Phu Khe

  • Phu Khe
  • 2079 m
  • Primary factor 1646 m
  • Laos / Thailand
  • Location: North 19.32400, East 101.24142 (GPS at the summit)
  • Difficulty: YDS class 2
  • Climbed July 8. 2018.


How to get there:
A good point of referenced is the city Nan, about 4-5 hours drive east of Chiang Mai in northern Thailand. From Nan, first drive about 50 kilometer north on a good Hwy. (This is the main road going north.) In XX, leave the main road (The road is divided here and I had to make a U-turn and go back a bit, then turning left) in order to follow Hwy. XX across some jungle hills in order to arrive in the proper valley going south-to-north immediately west of the border area.
This connecting road is paved, but it has lots of curves and your average speed will decrease. As you descend into the valley, the first main road fork (where you should turn left) is located at N19.15194, E101.15726, elevation about 730 meter.
Drive up the valley until location N19.32330 E101.17213. Turn right (onto a smaller road) here. Follow this road as it climbs the hillside. Just as it starts a slight descent, you arrive at a fork with several buildings. Fork right, then park at this location, N19.32801, E101.18116, elevation about 1090 meter. This was my trailhead. A 4WD vehicle may certainly continue to a small farm at location N19.32615, E101.19268, elevation 1160 meter. In this case, you need to ask permission to park there, perhaps the former trailhead is your best option. The road continues also after the second location, but then gets increasingly bad and not worth the trouble of driving.
Route description:
From the first trailhead, follow the road to the second location described above. The route crosses nice traditional farm land. Here, the road turns uphill and gets pretty bad. Follow the road as it climbs until location N19.32559, E101.20833, elevation about 1450 meter. At this point (in an uphill left curve), leave the road (right) as you get onto a clear trail that subsequently descends to the river. This river is crossed on a wooden bridge. Follow the trail as it heads gently uphill in order to cross into the next drainage. The trail will descend a bit and generally stay at the upper edge of farmed land, now following a water pipe for quite some time. Eventually, the route will also cross the main river in this (second) drainage, no bridge, but an easy crossing on a couple of rocks.
The trail now turns more uphill and is generally vague as it gradually traverses a bit back, crossing a few smaller streams (now coming down from your right side). The slope is never really steep as the route follows a broad ridge to gain the upper part of the mountain. Finally, the route will approach the crest that has a slope going down into Laos. A trail that seems more used comes up from the Laos side. This trail now follows the final ridge across a false summit, then onwards to the highest point with an official border marker.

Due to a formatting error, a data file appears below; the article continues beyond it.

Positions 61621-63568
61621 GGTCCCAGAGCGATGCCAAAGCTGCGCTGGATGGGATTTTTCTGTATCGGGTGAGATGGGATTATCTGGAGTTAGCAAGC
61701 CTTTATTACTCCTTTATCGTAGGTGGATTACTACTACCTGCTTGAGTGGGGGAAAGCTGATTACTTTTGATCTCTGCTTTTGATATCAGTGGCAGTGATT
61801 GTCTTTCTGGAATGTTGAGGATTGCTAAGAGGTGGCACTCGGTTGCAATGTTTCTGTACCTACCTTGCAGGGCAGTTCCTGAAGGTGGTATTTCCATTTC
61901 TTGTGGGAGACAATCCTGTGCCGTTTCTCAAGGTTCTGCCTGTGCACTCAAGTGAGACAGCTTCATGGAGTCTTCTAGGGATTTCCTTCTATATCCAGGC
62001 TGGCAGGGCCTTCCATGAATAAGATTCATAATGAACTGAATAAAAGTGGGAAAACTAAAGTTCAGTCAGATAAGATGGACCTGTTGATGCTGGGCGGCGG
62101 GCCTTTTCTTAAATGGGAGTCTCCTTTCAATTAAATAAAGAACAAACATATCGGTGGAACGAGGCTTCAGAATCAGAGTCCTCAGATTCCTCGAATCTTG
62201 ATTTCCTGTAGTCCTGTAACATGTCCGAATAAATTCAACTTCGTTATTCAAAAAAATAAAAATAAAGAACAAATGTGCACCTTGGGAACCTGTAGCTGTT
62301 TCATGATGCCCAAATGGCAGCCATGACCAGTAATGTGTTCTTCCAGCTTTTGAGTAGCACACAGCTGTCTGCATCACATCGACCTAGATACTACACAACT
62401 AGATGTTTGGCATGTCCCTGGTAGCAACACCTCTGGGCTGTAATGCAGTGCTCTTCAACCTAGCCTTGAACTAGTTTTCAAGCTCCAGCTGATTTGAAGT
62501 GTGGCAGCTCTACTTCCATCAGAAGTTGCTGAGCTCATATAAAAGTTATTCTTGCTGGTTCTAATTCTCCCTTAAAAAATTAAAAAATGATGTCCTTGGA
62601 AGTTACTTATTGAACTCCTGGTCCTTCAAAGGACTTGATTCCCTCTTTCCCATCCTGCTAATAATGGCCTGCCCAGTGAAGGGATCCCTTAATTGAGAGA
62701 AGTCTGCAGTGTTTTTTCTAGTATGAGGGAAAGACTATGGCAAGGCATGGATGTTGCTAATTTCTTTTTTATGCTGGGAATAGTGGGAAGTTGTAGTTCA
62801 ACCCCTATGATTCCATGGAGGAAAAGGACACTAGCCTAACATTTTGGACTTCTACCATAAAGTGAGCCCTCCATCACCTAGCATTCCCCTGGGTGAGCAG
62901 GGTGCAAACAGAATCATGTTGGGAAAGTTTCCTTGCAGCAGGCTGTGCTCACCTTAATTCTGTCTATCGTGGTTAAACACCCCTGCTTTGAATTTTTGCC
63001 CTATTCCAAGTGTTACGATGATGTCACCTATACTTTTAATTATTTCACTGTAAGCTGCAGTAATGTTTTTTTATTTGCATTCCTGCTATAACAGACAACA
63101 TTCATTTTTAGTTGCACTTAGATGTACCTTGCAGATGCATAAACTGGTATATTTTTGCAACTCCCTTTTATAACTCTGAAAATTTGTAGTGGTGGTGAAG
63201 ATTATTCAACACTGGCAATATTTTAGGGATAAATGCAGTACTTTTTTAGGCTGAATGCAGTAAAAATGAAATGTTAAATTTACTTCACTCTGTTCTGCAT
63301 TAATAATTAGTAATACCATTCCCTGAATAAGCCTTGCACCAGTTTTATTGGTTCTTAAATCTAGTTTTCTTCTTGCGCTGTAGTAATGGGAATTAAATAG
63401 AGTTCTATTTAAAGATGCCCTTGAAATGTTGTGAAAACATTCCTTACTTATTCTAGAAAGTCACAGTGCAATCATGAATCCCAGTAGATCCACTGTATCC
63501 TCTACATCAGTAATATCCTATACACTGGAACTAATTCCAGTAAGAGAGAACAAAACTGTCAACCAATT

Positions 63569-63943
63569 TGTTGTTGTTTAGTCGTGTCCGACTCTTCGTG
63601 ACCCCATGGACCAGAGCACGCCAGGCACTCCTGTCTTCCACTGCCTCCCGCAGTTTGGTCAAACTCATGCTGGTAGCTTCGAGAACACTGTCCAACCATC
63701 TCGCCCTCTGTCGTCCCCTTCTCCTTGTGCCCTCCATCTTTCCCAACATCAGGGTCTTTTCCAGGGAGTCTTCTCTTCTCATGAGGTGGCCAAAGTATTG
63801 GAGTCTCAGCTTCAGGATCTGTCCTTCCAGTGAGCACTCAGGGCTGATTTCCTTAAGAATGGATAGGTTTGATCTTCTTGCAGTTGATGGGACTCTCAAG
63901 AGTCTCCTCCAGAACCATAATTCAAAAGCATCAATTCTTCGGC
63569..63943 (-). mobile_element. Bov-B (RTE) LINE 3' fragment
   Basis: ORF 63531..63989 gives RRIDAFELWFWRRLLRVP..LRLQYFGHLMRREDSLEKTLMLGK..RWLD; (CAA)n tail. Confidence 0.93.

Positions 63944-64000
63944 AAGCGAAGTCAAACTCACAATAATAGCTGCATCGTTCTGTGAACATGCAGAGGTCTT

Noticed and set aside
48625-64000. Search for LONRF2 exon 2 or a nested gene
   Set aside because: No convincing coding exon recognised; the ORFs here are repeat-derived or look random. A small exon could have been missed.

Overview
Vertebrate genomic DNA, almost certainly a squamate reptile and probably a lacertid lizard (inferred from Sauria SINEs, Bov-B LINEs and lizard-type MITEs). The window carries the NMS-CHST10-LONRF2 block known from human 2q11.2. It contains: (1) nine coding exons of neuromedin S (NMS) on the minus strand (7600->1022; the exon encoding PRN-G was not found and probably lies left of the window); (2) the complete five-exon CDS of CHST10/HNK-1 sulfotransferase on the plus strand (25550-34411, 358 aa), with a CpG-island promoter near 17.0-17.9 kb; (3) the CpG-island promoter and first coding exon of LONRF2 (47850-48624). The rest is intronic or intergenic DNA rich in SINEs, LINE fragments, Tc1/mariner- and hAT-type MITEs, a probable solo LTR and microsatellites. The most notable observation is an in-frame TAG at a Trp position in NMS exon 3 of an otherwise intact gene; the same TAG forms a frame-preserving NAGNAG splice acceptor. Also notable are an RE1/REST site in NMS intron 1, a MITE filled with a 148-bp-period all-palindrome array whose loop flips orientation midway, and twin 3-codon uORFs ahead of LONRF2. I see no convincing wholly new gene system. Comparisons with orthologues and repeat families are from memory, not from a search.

The main challenge was actually to find information about a possible trailhead, find some local contacts etc. I had searched extensively on the net with very limited results. I finally discovered that Sarisa Duangsri from Bangkok, had actually been there. Trying to contact here did not work very well, I got no reply. Then on our first day in Nan, a small miracle, Sarisa actually sent me a reply on Facebook. She recommended to contact Mr. Khun Tanin, (+66-871839143) and this proved to be a good hint. He subsequently identified a local "carry-boy" wuth the phone number +66-871794639. This last young man spoke no English, but together with a friend, could show me the way.
All issues were not resolved as I was told to meet them at 0700 the next morning in a place which name did not show up in my map or search. I asked help to locate the meeting place, but people seemed to think that this was no big deal. All translated messages back to me also implied that this would be a hike with a camp, except that it looked very doable in a day when only looking at the map. I had a confirmation that Sarisa had spent a night camping.
I left Nan around 0430 in the morning and arrived in the general area near 0700. I turned uphill at the obvious side road (see above), and soon came to a small area with a few houses and a fork in the road. Asking there, the people insisted that I should drive back down to the road fork in the main valley. OK, returning down, I asked the same questions and was equally clearly told to turn around and go uphill again. This time, I drove a bit further, discovered some sort of large building with unknown purpose on the top of a dead end road, then continued downhill to an intersection where going left would likely put me back into the main valley.
Here, I met a truck driver. I asked him to wait, while calling back to my hotel in Nan. They could then explain the problem in Thai language. At the same time they could call my "carry-boy". I had already called him, but with no English, the best I could hope for was to alert him to the fact that I was searching for him. This all concluded with the advice to go about 2 kilometer back the road I just had driven. This put me back to the exact spot where I had stopped in the first place, almost one hour earlier. However, this time the "carry-boy" identified himself there.
In this way, the hardest challenge had been solved, all that remained was to climb the mountain.
We started (from the first trailhead) at 0830 and walked steady, but not fast, to reach the summit at 1230. There were leeches along the trail in its lower section - annoying, but not as bad as in Malaysia. We met a group of young hikers from Laos at the very summit. It does look as if more people arrive from that side. After about 20 minutes on the summit, we descended in 2:50, back to my car. Thus, this is indeed a very doable single day ascent.
I drove back to Nan with plenty of time to make a nice evening dinner with my wife Heidi.